Mr Brough accuses his National Party counterparts of hanging him out to dry.

MAL BROUGH: It's been incredibly embarrassing period. It's incredibly difficult period when the
Federal President of the Liberal Party is unable to speak to the National Party's state President
because he refuses to talk to him.

It's not really a great start to a marriage.

REPORTER: Will you join the LNP?

MAL BROUGH: No, I will not be joining the LNP.

MARK WILLACY: And neither would Mr Brough be joining the merger celebrations.

LAWRENCE SPRINGBORG: Where's Mal?

MARK WILLACY: Well for now he is in the political wilderness.

IAN KORTLANG, FORMER LIBERAL STRATEGIST: He overplayed his hand here, and the more you talk to
people it was all about Mal. And you know that never works in politics.

LAWRENCE SPRINGBORG: Fellow members of the LNP...

MARK WILLACY: With the wedding over and the honeymoon beginning in Queensland, Lawrence Springborg
sees the love spreading over the border.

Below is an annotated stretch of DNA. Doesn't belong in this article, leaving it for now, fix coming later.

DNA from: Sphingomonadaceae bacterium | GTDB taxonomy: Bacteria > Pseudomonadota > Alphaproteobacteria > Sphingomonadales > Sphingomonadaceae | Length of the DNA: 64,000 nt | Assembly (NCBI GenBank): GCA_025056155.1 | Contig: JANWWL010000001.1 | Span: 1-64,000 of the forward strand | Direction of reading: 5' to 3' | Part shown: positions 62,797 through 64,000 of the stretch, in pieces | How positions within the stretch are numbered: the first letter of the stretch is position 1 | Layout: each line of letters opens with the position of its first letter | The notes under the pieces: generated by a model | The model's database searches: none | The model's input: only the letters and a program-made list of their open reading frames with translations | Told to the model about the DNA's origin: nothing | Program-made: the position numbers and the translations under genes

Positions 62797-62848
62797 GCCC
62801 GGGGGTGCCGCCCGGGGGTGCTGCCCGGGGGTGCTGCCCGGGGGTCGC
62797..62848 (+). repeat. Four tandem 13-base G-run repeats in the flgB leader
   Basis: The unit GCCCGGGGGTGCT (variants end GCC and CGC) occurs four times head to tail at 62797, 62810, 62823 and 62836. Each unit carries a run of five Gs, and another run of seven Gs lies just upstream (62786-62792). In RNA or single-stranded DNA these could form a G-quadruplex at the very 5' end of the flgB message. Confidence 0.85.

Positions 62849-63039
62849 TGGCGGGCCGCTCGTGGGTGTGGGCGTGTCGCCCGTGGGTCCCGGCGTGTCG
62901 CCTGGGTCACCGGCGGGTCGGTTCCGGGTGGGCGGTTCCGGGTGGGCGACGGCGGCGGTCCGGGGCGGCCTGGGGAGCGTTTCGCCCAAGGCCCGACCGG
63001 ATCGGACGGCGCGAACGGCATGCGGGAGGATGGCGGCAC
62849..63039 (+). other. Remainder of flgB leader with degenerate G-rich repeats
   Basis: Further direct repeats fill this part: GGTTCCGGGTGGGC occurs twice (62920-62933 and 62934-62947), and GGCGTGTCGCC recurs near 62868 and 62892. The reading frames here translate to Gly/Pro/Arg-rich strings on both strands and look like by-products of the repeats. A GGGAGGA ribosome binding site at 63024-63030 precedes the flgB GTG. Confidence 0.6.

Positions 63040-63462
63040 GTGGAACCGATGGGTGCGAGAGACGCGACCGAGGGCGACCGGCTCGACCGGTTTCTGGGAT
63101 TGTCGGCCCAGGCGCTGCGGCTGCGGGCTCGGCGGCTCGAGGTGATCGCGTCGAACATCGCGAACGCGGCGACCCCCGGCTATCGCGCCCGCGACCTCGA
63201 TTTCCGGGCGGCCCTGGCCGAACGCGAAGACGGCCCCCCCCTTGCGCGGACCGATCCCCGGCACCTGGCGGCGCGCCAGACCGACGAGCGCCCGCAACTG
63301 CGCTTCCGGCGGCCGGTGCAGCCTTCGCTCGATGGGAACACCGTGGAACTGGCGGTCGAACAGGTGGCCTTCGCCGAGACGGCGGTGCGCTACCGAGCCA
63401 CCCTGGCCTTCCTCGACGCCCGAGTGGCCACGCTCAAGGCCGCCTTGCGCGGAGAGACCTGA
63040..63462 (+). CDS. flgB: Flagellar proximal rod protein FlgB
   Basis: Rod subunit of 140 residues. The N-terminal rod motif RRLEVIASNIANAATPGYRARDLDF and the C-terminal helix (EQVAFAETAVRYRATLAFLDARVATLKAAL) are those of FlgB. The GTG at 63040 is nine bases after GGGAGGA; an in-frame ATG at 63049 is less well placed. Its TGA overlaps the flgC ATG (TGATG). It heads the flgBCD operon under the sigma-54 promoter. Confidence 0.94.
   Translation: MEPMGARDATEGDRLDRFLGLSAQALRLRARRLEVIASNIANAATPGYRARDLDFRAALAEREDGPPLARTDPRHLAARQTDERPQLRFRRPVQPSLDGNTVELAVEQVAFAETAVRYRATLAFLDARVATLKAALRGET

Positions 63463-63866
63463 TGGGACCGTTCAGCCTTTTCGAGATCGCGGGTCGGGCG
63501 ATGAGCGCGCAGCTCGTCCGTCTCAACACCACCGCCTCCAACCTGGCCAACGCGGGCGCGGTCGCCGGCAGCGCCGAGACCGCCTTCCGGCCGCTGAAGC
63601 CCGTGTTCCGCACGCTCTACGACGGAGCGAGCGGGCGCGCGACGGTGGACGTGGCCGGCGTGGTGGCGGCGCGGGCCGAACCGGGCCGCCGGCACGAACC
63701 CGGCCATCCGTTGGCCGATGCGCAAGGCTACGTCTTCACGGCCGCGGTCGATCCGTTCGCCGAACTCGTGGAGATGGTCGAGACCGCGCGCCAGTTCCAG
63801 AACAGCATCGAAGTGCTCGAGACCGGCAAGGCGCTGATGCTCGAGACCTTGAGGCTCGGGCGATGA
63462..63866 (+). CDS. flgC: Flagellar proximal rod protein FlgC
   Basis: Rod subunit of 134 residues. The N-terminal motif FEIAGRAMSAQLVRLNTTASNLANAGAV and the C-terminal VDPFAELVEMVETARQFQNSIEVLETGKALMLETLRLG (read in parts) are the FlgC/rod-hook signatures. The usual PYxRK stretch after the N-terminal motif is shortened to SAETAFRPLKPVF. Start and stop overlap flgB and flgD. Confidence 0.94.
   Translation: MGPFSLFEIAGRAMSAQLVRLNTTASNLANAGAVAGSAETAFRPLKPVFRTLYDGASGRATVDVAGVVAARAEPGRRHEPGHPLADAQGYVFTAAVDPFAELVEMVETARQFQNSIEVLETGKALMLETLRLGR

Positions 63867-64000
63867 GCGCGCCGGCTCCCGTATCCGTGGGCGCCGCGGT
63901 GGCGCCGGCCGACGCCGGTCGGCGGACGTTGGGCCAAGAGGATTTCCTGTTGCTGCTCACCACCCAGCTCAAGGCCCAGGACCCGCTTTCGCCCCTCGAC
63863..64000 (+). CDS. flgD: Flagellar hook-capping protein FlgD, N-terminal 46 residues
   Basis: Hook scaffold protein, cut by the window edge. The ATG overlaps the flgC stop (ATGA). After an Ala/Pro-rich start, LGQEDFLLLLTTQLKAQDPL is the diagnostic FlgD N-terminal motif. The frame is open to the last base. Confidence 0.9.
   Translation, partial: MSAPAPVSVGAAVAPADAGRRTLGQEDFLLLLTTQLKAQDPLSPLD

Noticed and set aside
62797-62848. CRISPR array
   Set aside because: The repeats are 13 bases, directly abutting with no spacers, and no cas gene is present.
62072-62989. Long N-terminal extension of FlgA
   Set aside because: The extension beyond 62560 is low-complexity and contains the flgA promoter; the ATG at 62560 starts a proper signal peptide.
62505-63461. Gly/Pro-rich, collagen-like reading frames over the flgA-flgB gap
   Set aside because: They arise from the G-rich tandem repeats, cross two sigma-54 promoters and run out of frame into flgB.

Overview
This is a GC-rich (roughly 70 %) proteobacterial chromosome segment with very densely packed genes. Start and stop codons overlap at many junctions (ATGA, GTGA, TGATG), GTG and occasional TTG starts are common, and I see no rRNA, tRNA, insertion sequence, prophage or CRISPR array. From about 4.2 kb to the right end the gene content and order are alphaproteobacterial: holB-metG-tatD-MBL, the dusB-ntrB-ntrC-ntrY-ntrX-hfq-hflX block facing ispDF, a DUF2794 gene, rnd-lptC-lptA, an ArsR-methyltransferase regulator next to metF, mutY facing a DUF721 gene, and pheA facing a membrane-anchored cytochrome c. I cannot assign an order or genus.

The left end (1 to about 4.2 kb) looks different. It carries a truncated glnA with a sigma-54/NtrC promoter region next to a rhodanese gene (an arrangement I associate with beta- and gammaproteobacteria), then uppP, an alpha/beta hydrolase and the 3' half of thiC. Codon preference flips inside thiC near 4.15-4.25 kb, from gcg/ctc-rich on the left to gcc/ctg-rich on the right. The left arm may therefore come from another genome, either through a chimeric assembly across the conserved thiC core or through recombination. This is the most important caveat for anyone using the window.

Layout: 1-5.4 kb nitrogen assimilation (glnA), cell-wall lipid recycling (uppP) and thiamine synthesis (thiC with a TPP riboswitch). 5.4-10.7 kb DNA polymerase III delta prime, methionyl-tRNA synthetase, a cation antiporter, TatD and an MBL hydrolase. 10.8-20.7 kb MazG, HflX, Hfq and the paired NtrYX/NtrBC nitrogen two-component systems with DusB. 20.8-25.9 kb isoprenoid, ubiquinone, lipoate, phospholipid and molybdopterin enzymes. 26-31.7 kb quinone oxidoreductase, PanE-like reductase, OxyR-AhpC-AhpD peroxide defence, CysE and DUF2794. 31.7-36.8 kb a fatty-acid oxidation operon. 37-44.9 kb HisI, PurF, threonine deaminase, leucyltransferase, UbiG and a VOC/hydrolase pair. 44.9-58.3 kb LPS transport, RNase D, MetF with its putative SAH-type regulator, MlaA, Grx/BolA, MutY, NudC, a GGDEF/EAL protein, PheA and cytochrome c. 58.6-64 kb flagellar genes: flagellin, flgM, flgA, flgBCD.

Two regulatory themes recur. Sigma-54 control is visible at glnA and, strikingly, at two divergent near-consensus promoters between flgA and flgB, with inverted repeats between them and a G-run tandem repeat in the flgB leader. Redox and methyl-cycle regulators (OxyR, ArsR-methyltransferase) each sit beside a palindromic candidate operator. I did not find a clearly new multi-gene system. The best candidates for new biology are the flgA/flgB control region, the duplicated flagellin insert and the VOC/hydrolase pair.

LAWRENCE SPRINGBORG: I think there is now a wonderful opportunity for this to positively flow on
through the rest of Australia and interstate. Now I think that what we saw in Queensland on the
weekend wasn't missed down south.

And I've got no doubt that will happen, I respect the time frames may be different, but I do
believe it's as essential across the rest of Australia as it was in Queensland.

MARK WILLACY: But the National Party's Federal Leader is playing down the prospect of conservative
mergers working elsewhere.

WARREN TRUSS, FEDERAL NATIONALS LEADER: The issues are different in Queensland than they are
federally. In Queensland there were two parties essentially competing for the same constituency,
that doesn't make good sense.

And certainly the possibilities of there being further mergers in other parts of Australia cannot